THE POST COLLEGE SLUMP: I was living in a slum in Washington Heights. It was two years post-college; I was roughing it. I did an indie film, Thirsty, and I’d never done a film before. I realized this was a skill that was different from theater. I figured it out. I was good on film. It’s hard to explain. I was taking a lot of shit at my [day] job at a restaurant. I was working really hard and I couldn’t make ends meet so I said, “Screw this, I’m out. I’m 25 years old. I have a degree in theater and a minor in gender and sexuality studies and I’m not qualified to do anything.” That was a scary day. I thought to myself, “Maybe I need to look into Delta Airlines. I can’t just work in a café forever.” I actually almost applied to Delta Airlines. I was going to be a steward. At least I’d get to travel and meet people. I couldn’t be mundane. Then I thought, “Was I really trying as hard as I could? Was I doing everything I could to pursue this?” And I wasn’t. I wasn’t doing everything I could. So I decided to give myself a year. That meant to me, if you’re an artist, you’ve got to be an artist every day, you can’t just be an artist when it’s convenient. So everyday I would wake up, get a cup of coffee—that’s all I could afford, coffee and cigarettes—and I would either stream a film and dissect, or go to a play, see a friend’s performance, or go to a class. To make money, I was coaching children on their auditions and coaching a few friends. My rent at that point was a lost cause—wasn’t paying it. I had no heat; I was not going to pay. I was fighting with the courts and the landlords. I forced myself to do something everyday.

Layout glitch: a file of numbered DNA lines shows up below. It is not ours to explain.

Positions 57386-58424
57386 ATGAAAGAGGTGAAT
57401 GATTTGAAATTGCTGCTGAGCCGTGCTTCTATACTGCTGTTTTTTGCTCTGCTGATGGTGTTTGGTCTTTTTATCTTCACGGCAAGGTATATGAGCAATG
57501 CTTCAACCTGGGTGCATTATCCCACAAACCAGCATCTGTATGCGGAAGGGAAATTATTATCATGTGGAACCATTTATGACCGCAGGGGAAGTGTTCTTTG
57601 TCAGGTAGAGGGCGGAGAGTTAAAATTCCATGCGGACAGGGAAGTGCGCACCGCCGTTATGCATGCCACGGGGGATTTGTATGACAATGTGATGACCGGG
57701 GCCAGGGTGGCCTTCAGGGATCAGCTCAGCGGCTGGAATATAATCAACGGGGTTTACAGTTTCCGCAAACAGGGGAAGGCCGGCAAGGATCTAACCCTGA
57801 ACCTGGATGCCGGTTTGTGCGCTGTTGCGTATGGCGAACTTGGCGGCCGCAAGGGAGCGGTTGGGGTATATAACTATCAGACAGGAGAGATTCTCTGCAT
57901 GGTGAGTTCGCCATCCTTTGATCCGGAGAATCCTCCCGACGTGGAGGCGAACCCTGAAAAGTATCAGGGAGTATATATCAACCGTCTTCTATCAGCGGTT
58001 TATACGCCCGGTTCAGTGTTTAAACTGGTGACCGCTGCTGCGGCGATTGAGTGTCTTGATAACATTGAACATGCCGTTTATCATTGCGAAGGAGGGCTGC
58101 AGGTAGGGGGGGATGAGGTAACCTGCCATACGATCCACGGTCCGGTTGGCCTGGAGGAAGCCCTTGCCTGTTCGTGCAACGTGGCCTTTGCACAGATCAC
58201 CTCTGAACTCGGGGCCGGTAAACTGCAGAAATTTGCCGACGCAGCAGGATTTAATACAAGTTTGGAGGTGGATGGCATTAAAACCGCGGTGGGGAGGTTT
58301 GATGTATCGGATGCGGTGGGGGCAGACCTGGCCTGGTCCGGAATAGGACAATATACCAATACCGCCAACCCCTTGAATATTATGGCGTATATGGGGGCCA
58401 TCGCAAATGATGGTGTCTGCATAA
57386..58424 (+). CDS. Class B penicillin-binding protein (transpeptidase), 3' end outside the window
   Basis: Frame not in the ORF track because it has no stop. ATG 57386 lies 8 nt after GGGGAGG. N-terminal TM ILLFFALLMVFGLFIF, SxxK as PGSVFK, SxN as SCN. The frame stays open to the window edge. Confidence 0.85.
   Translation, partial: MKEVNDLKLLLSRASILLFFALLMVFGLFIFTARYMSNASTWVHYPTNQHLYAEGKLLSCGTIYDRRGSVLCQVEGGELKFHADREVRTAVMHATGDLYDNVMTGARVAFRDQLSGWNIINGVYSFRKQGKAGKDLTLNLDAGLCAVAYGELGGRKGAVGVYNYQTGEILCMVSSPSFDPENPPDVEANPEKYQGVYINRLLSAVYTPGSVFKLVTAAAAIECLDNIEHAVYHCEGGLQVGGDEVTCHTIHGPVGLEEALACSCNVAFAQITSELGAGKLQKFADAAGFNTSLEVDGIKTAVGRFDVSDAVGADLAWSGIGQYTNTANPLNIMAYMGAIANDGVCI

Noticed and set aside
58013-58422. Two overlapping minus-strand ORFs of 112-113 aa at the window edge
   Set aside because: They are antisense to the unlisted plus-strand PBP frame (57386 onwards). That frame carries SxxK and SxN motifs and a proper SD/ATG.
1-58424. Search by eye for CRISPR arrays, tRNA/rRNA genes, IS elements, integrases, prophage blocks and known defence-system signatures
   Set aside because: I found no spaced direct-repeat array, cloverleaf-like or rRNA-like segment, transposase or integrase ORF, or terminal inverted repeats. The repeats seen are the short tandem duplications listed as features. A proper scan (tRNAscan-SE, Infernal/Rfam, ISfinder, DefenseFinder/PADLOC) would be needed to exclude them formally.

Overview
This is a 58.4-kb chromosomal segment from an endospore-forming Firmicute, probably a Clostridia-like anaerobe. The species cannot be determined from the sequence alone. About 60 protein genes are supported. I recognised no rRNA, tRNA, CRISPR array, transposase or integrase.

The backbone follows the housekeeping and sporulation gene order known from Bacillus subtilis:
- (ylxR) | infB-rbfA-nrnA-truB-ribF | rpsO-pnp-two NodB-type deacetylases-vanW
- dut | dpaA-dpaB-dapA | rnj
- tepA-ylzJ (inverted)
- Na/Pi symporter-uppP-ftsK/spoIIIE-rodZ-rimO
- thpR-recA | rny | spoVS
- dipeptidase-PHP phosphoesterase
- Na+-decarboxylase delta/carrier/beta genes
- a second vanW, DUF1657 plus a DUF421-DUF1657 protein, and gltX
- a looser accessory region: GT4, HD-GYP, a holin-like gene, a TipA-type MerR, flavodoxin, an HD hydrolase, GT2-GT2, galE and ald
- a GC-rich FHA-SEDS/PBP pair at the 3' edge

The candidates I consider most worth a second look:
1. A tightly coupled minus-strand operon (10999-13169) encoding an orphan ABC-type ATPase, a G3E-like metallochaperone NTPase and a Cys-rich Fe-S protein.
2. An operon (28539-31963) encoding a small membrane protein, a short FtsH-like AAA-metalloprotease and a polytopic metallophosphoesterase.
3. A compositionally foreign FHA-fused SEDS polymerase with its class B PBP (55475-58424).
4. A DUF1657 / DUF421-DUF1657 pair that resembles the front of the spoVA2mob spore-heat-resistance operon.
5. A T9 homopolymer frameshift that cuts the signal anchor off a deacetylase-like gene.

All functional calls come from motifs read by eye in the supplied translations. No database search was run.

THE ROAD TO STONEWALL: A really good friend of mine, who is also from PPAS and is also killing it in the game, Alex Flores, he’s in Maze Runner, we’re quite close and he goes, “Man, I just got a script that I could not be more wrong for, and you could not be more right. You need to go out for this.” And I said, “Grand! Amazing.” I went to call my agent and right at that moment my phone was cut off. So I go to email, and my internet was cut off. So I went Monday to the public library to email my flipping manager. I probably should have just called him on someone else’s phone, but I had pride. I didn’t want anyone to know that I didn’t have a phone. I didn’t want my mother to know that I was 10 pounds underweight and hadn’t eaten in three days. She would feel like she has to help me; I’m her baby. I opened my email and I had an audition for Stonewall already and it was the next day. I immediately started watching videos of Sylvia Rivera. I was watching all her speeches. I didn’t sleep. I went down to Christopher Street and started talking to the ladies. I had a couple of friends, I called up some of my girls and I was like, “Listen, we need to have a conversation about how things are going.” They were really helpful. Went in for it. Thought I nailed it. Never heard back. I was like, “There’s no one else for this role, I’m the only one who can play this role! I know I’m the only one who can play this role and I will have to do anything I can to do it.” I just felt so defeated. I was beating myself up over it. Then, some terrible things happened. I lost a dear, dear friend of mine. She passed and it really messed me up. They were having trouble burying her because of finances. My best friend, Glenn Fleary, he came up with the money and made sure that happened. We handled the entire funeral process. Everyone did a piece. The next day, they called me and said, “You’re going to meet with Roland Emmerich.” I was like, “You sure have a funny way of working, world.” I was in absolute shambles. I didn’t sleep, I was with my candle talking to my friend like a lunatic at night, reading the script to my friend. I heard this voice—she was very fabulous—like “Oh, bitch, you got it.” It’s just a stupid thing your mind does to trick you, but just hearing her voice saying, “You got this, you got this.” So I woke up the next day and I stole some shampoo. I had really bad dandruff that day and I couldn’t afford fucking shampoo, so I stole Head and Shoulders shampoo. I didn’t want to look dusty to meet Roland Emmerich. I went in as Ray. I thought that was the best idea. So I was swearing a lot; I was just really tough. We had a good rapport. We talked to each other like people. I didn’t hear back for another three months. Then I finally got the call, “You’re in it, Roland wants you, there’s no one else. You’re doing it. You’re flying out in a week.”